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Glen Cove development a half-century in the making

A view of Harbor Landing in Glen Cove

A view of Harbor Landing in Glen Cove from Saturday.   Credit: Danielle Silverman

Last month the Garvies Point waterfront development in Glen Cove passed another milestone with the ribbon-cutting of a 167-unit condominium building. The Beacon at Garvies Point condominiums are about 60% sold, said developer RXR Realty's executive vice president for residential construction and development Joseph Graziose.

"We’ve created a destination on this waterfront," Graziose said.

When finished, the approximately $1.25 billion mixed-use development is expected to include 1,100 units of housing, 75,000 square feet of retail and office space and 28 acres of esplanades and parks. Graziose said another luxury condo development and luxury rental development in the plan should be finished in five to seven years.

The Beacon condos are the latest component to be completed in the approximately $1.25 billion development that has been decades in the making.

1970s and 1980s

Glen Cove officials sought to find developers for the polluted former industrial waterfront at Glen Cove Creek as part of urban renewal plans. Several projects were proposed, including a failed condominium project known as Gatsby’s Landing and Captain’s Cove, but legal and environmental problems plagued efforts. The Environmental Protection Agency oversaw the cleanup of the former Li Tungsten site, which was on the federal Superfund list of hazardous sites and contained low levels of radioactive slag and soil.


Newsday reported in 1990 that "City officials optimistically envision a redeveloped waterfront with marinas, restaurants, parks and retail stores" in the blighted area. Mayor Thomas Suozzi championed waterfront development, building a ferry terminal and environmental cleanup, and he reached a deal to keep closed a waterfront incinerator that his predecessor had sought to reopen. The U.S. Army Corps of Engineers began dredging the mouth of Glen Cove Creek. In 1998, the city received a $1.4 million federal grant and designation of the site as a "Brownfield Showcase Community," an EPA pilot program to clean up and redevelop former industrial sites.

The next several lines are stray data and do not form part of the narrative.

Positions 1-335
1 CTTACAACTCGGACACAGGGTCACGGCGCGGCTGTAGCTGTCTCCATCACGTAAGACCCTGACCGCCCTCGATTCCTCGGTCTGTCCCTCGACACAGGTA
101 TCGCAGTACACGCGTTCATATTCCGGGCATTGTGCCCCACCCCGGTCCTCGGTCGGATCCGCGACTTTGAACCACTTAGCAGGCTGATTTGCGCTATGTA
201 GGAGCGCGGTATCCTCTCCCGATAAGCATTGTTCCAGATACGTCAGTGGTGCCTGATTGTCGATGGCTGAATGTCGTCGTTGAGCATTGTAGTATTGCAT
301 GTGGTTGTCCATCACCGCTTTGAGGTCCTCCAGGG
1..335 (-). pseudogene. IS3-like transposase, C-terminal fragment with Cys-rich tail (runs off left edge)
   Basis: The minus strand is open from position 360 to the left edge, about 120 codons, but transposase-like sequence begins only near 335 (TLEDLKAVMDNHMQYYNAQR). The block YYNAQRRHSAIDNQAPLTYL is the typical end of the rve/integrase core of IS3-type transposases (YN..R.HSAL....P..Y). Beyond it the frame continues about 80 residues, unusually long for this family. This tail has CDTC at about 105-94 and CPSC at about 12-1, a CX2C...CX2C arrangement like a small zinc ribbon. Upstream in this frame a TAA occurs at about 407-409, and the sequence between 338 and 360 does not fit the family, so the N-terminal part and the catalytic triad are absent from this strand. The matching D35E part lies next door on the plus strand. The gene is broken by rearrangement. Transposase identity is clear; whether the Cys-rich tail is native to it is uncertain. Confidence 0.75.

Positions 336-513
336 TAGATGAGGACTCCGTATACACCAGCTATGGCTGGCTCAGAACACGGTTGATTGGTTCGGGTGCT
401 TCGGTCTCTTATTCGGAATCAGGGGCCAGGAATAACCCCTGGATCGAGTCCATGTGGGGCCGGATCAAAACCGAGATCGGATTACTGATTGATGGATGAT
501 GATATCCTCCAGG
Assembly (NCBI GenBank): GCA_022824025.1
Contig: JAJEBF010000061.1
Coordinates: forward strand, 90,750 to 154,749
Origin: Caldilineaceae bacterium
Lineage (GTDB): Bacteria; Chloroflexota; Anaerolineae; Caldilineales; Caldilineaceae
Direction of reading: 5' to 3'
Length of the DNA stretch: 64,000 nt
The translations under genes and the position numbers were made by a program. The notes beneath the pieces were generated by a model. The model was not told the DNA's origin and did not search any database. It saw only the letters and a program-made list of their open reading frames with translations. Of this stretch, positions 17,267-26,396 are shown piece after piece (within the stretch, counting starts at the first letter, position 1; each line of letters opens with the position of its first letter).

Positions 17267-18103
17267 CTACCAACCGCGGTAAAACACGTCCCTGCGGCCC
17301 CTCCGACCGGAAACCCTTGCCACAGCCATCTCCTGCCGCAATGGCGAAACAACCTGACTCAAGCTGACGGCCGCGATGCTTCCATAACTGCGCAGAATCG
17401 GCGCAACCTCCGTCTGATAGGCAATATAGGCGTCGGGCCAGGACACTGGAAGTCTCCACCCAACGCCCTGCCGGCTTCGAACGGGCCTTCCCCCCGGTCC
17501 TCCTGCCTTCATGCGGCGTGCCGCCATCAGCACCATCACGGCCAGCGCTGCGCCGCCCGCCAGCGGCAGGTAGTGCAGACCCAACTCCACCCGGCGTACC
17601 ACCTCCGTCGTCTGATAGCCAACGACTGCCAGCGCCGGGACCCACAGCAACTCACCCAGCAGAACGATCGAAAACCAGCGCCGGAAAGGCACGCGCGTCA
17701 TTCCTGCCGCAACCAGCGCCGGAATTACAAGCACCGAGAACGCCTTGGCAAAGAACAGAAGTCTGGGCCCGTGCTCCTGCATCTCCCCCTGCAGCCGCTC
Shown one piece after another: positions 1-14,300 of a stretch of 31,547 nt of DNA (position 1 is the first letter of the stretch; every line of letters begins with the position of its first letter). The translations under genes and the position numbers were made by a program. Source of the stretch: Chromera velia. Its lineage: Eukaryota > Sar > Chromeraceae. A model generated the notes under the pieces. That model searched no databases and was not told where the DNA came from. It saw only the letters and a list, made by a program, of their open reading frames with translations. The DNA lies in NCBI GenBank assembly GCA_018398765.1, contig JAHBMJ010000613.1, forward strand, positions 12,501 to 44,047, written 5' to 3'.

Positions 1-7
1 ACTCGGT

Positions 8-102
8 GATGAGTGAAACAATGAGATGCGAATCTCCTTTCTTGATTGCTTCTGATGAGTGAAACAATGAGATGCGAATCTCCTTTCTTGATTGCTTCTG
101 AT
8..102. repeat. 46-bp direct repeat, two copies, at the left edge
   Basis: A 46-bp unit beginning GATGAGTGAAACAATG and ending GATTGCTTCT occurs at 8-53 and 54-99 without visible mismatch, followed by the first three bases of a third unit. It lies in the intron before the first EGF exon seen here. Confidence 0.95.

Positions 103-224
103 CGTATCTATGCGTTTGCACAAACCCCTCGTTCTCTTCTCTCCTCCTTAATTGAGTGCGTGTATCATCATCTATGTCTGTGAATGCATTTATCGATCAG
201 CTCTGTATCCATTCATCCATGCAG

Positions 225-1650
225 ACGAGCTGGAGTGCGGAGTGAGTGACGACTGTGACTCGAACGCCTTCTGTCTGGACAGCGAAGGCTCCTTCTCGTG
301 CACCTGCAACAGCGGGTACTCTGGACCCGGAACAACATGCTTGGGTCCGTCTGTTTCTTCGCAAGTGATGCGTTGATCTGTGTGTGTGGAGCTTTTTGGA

An agreement with the Mashantucket Pequot Tribal Nation in Connecticut to operate a ferry to Wall Street fell apart. Glen Cove selected Glen Isle Development Co. LLC, as developers to transform the waterfront into a mix of housing, shops and a hotel and conference center in 2003. Residents pushed back on the scale of the project — including 16-story towers — as it went through the environmental review process. Scott Rechler, chief executive of a predecessor to RXR Realty, joined with Glen Isle Development. The towers’ heights were reduced in response to public concerns.


The Glen Cove Industrial Development Agency approved tax breaks for the project developer, now called RXR-Glen Isle Partners, in the form of payments in lieu of taxes. RXR-Glen Isles Partners broke ground on the project in 2016. The village of Sea Cliff lost court cases trying to stop the development. The ferry terminal was built. The apartment project Harbor Landing at Garvies Point began leasing.


Glen Cove finalized agreement with Hornblower Metro Ferry LLC, an affiliate of San Francisco-based Hornblower Yachts Inc. in 2020 to operate commuter ferry service . Roadwork serving Garvies Point was completed. The Beacon at Garvies Point condominiums opened to buyers. Ground broken on affordable housing component.

Next for Garvies Point

  • 172-unit luxury rentals
  • 346 units of condos

Source: RXR Realty

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